Two new storm systems may fuel the risk for multiple days of severe weather across the South. Both of these storms will be Colorado Lows, or storms that develop on the leeward side of the Rocky Mountains in Colorado. These storms are known to produce severe weather, and this time will likely not disappoint. We won’t be talking about a severe weather outbreak because the atmospheric isn’t perfectly set up for that, but isolated to scattered severe storms are still expected.

The first storm will bring the risk for severe weather Friday into Saturday. On Friday, the best risk for strong to possible severe storms will be across portions of Louisiana and Mississippi. Stronger storms are also possible across northeastern Kansas into much of Missouri. These storms will pose the risk for primarily damaging winds and isolated tornadoes as surface winds come in from the southerly direction while the strong winds aloft come in from the west. This spinning motion can be an instigator for tornadoes, but some of the limiting factors with this severe weather event will be a lack of instability and heat. In terms of instability, there will still be some, but it will be on the lower end of what is needed for strong storms. There will also be lots of cloud cover, so the sunshine won’t be able to destabilize the atmosphere. Temperatures will also be on the cool side, getting into the 50s and 60s. The hotter is in, the more prime the environment is to produce damaging storms. Now let’s time out these storms on Friday into Friday night: showers and some thunderstorms will develop as our synoptic-scale storm system develops early Friday morning. These showers will extend from eastern Nebraska through the Texas and Louisiana coast. By the afternoon, the precipitation will push eastward, impacting the Mississippi Valley from Iowa through the Gulf Coast. Behind this main batch of precipitation may be a few isolated storms that develop across the ArkLaTex region Friday afternoon into the evening. Then overnight Friday, most storms will be sub-severe as they impact the Ohio and Tennessee River Valleys.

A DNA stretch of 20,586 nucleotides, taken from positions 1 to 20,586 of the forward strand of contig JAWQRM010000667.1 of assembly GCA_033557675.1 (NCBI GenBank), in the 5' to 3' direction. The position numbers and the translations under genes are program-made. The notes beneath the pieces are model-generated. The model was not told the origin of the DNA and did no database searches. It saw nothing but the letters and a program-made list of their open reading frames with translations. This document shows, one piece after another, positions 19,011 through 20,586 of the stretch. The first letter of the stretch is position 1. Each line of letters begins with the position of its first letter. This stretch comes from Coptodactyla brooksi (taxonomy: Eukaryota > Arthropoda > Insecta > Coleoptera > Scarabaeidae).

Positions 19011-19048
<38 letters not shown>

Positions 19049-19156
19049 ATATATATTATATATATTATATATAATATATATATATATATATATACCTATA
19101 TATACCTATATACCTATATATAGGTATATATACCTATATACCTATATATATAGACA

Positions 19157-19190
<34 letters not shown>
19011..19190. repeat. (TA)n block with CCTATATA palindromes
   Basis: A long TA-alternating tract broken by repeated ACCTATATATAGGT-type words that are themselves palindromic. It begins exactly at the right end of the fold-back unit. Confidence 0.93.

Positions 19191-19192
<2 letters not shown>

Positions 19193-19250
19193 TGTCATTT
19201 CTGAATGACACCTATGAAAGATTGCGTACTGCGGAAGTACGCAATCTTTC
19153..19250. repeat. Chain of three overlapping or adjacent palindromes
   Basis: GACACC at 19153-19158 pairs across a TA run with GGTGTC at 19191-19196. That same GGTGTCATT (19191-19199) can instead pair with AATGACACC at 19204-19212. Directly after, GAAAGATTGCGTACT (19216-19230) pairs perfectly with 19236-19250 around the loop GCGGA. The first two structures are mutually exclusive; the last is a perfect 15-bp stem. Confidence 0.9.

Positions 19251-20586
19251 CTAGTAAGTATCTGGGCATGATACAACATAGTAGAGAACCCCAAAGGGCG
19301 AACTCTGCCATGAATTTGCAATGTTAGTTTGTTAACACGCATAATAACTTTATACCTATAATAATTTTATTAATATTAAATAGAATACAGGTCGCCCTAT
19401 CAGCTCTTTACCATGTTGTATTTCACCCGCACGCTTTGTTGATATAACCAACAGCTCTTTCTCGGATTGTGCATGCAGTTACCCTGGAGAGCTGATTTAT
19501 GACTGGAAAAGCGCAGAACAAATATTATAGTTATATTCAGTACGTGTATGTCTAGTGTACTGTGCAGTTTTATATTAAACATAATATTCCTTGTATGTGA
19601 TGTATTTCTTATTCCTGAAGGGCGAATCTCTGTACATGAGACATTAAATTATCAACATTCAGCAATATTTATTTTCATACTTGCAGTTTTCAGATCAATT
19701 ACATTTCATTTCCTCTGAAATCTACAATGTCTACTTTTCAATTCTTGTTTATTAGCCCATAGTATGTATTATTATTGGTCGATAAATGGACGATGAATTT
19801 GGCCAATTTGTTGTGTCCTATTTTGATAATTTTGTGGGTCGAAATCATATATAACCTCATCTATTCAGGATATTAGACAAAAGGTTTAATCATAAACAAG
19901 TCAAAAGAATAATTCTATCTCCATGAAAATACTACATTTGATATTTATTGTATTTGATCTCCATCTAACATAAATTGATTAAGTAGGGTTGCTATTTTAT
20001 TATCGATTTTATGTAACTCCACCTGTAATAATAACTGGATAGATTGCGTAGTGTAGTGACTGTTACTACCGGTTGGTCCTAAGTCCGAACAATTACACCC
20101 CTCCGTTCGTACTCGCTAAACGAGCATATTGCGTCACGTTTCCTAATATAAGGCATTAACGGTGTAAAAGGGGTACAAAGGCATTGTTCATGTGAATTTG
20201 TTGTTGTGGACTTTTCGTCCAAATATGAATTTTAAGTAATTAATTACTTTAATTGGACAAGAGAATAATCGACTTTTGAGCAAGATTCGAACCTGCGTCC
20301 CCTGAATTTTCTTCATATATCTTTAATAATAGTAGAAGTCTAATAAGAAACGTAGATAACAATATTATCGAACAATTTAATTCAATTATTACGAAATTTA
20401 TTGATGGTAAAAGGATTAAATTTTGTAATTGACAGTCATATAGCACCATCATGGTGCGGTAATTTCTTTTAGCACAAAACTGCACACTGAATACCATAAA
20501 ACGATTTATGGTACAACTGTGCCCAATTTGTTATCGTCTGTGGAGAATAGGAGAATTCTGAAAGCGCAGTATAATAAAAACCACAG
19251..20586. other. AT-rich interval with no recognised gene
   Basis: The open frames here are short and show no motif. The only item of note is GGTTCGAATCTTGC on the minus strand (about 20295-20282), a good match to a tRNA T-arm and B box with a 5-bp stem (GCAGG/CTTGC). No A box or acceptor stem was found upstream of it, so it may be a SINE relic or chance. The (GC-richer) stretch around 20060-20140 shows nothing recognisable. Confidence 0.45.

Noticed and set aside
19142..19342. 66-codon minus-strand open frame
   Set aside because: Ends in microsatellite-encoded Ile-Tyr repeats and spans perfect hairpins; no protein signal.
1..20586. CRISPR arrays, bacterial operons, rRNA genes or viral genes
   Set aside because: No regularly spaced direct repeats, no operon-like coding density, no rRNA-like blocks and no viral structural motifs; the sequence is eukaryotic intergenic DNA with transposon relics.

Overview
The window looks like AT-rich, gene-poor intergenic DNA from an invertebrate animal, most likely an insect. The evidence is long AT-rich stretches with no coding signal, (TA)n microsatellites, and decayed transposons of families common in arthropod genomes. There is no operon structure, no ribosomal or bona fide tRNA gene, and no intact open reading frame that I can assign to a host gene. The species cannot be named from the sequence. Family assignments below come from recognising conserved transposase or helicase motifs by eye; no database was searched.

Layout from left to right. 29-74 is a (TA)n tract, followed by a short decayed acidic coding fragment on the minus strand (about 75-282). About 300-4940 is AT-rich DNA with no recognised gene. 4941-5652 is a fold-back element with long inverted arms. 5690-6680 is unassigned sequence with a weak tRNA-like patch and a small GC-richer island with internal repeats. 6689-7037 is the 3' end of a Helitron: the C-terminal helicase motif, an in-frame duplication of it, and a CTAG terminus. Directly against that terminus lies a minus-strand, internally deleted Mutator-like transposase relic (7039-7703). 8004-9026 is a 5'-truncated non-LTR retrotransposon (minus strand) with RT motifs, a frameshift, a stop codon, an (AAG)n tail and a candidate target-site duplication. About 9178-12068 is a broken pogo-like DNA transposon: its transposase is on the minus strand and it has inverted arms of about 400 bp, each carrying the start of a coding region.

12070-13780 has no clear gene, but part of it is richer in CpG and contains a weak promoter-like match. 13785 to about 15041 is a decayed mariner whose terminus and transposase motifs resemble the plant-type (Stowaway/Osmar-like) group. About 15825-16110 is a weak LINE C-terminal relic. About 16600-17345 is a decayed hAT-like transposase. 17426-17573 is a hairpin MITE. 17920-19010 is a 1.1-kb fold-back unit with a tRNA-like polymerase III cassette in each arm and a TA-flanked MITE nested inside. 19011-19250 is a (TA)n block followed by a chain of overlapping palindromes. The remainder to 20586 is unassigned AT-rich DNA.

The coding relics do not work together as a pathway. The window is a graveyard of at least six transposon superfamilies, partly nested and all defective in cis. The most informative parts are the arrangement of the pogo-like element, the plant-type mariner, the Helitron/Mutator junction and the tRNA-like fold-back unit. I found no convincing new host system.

On Saturday, only isolated severe storms are expected, but that threat will remain in similar areas as on Friday, from the ArkLaTex through the Jackson, MS area. Only a few very scattered showers and thunderstorms are expected to move through this region while more widespread rain showers impact portions of the Ohio Valley, Mid-Atlantic, and Carolinas.

Then on Sunday, a new storm system will develop east of the Colorado Rockies. This may bring a more substantial severe weather threat to portions of the Southern Plains into the ArkLaTex. This next storm will bring back the threat for tornadoes, which may be a bit more numerous than on Friday as well as storms that developer damaging winds. With this next set up, a bit more instability and heat will be present or available compared to the first system, especially in north-central Texas where these storms are expected to develop ahead of a cold front. We’ll be sure to keep you updated on this next threat as the details become a bit more certain and clear.


Jackson is Head of Content and Social Media at WeatherOptics. He is currently a student at the University of Miami, studying Meteorology and Broadcast Journalism. Dill produces forecast articles for the website and helps to manage the content schedule. He has also led the growth of WeatherOptics’ social media accounts, working to keep them aligned with the company’s evolving vision.

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